In the hands of Al Qaeda terrorists, a few boxcutters and airplane controls caused the devastation of 9-11. In the hands of an unknown terrorist(s), a few letters containing “high grade, very virulent and sophisticated” anthrax caused the evacuations and quarantines of the Senate Office Building and the U.S. Capitol Building, the potential murder of prominent newsanchor Tom Brokaw, and the actual murders of postal employees and unfortunate recipients of the lethal letters.

With Saddam's character and record considered (as briefly and incompletely itemized above and below), and in the context of weapons-proliferation in the post-9-11 world—-which is the number one issue of concern agreed to by both President Bush and Senator Kerry during the debates-—and the policy of zero tolerance, Saddam’s cooperation consisted of playing “Hide-&-Seek,” “Catch-Me-If-You-Can,” and “Maybe-I-Do-Maybe-I-Don’t” games.

Joe Wilson's claims to the contrary, Niger WAS dealing in yellow cakes and was contacted by North Korea, Libya, Iran, AND Iraq. Saddam was indeed concealing a nuclear centrifuge. And as late as March of 2003, Saddam was trying to acquire long-range missiles from North Korea.

We see how difficult it is, now, during the occupation with a 100,000 boots on the ground and nurturing a friendly government, to keep tabs on who and what is coming and going over the border, and what's being hidden where.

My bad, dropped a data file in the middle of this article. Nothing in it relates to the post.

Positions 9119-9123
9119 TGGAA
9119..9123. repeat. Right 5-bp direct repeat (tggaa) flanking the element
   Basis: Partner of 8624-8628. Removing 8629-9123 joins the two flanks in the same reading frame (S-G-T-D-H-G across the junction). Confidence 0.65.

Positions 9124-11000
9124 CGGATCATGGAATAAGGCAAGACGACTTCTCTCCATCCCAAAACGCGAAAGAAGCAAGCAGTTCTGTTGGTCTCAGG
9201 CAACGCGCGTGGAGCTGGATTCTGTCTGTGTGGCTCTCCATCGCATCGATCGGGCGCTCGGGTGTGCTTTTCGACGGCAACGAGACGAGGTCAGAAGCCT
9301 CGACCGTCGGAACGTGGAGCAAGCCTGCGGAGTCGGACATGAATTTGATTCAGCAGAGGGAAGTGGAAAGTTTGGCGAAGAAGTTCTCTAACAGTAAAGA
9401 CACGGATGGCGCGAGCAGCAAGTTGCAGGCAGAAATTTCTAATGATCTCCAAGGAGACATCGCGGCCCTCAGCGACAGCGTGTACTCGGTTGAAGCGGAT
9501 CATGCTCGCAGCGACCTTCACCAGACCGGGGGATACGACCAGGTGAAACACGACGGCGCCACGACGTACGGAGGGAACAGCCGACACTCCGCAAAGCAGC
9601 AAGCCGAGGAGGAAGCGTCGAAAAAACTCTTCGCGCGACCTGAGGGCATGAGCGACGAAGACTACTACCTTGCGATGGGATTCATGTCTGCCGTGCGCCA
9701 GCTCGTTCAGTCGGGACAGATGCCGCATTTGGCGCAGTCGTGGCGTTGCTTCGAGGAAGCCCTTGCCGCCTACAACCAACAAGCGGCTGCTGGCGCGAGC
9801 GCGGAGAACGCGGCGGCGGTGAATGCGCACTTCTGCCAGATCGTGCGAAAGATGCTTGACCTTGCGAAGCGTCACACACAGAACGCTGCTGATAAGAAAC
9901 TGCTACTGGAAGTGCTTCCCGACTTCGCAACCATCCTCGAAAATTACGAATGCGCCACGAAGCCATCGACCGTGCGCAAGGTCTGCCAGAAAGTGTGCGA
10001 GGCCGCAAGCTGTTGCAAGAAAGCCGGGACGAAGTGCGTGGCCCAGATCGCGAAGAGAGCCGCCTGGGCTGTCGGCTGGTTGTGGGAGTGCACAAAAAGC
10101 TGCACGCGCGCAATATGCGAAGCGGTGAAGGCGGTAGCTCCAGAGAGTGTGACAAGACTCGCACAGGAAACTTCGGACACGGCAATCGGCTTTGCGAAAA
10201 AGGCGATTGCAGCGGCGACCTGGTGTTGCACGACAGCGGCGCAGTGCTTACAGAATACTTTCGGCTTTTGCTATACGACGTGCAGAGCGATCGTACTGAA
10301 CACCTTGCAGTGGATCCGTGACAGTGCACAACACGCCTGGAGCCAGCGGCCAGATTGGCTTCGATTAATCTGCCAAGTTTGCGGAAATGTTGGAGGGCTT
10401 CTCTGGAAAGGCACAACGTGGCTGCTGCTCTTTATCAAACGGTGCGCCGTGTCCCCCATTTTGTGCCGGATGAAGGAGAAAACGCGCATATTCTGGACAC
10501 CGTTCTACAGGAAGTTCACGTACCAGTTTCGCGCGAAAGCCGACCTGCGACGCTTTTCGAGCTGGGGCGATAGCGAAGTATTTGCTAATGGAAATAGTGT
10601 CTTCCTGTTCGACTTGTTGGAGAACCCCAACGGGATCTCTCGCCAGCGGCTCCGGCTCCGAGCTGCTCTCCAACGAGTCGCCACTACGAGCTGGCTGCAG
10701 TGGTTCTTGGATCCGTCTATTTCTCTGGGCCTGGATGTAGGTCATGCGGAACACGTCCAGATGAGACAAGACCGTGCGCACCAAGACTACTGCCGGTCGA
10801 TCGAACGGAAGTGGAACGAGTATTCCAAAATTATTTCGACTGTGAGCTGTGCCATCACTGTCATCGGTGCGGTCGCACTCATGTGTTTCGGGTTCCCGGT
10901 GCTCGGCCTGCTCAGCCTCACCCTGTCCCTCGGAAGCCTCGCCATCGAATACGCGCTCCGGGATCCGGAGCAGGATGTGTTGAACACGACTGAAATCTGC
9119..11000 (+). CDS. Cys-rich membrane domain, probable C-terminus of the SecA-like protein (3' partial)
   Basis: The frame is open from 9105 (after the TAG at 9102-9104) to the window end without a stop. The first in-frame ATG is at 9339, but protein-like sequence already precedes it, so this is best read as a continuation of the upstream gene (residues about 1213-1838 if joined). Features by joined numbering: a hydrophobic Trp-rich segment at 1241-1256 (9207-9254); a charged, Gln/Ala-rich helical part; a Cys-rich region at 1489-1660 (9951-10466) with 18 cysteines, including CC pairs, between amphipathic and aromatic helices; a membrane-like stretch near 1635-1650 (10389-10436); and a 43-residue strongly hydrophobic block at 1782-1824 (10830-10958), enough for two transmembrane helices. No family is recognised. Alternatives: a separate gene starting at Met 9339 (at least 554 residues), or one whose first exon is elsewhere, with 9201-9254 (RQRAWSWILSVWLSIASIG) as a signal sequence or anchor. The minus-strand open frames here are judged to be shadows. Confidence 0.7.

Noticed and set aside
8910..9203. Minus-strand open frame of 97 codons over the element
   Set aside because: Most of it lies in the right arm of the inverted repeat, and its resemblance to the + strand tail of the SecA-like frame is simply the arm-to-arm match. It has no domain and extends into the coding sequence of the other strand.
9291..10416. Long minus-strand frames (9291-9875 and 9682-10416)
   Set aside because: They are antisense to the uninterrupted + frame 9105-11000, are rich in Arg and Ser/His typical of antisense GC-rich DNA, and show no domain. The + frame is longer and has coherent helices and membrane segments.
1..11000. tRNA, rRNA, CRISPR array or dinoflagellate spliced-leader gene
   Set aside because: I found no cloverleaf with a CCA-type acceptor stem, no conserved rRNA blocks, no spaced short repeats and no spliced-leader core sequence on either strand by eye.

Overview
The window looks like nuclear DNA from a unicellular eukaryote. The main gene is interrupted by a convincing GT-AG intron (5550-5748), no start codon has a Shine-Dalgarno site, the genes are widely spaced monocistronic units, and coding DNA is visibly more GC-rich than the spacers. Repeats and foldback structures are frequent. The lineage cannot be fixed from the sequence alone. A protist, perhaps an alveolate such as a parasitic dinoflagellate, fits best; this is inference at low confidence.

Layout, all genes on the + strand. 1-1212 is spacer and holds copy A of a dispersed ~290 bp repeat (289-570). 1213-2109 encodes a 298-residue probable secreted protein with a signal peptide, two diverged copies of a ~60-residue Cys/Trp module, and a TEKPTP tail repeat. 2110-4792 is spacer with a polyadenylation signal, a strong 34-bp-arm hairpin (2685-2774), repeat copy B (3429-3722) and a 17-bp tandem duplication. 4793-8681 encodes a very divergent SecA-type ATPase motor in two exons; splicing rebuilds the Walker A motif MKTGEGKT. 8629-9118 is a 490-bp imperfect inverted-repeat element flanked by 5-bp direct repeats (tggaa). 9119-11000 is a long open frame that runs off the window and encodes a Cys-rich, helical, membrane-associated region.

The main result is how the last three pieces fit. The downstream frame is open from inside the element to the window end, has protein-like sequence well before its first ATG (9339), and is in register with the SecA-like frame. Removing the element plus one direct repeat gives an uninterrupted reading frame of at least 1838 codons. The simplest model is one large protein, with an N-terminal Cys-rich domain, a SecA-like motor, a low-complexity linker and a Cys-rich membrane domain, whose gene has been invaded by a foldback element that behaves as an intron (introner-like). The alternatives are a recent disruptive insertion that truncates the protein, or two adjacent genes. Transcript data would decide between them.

Yet somehow, the Bush-Hating crowd insists that everything would have been transparent and open if we had just let Hans Blix keep running around the country following leads from intelligence sources that we're often flying blind.

(13) On October 31 (Trick or Treat?), 1998, The Iraq Liberation Act was signed by President Clinton, which made regime change an official U.S. policy.

Here are parts of his statement:

Let me be clear on what the U.S. objectives are: The United States wants Iraq to rejoin the family of nations as a freedom-loving and law-abiding member. This is in our interest and that of our allies within the region...

I categorically reject arguments that this is unattainable due to Iraq's history or its ethnic or sectarian make-up. Iraqis deserve and desire freedom like everyone else. The United States looks forward to a democratically supported regime that would permit us to enter into a dialogue leading to the reintegration of Iraq into normal international life.


Give the man a cigar. That was well-put.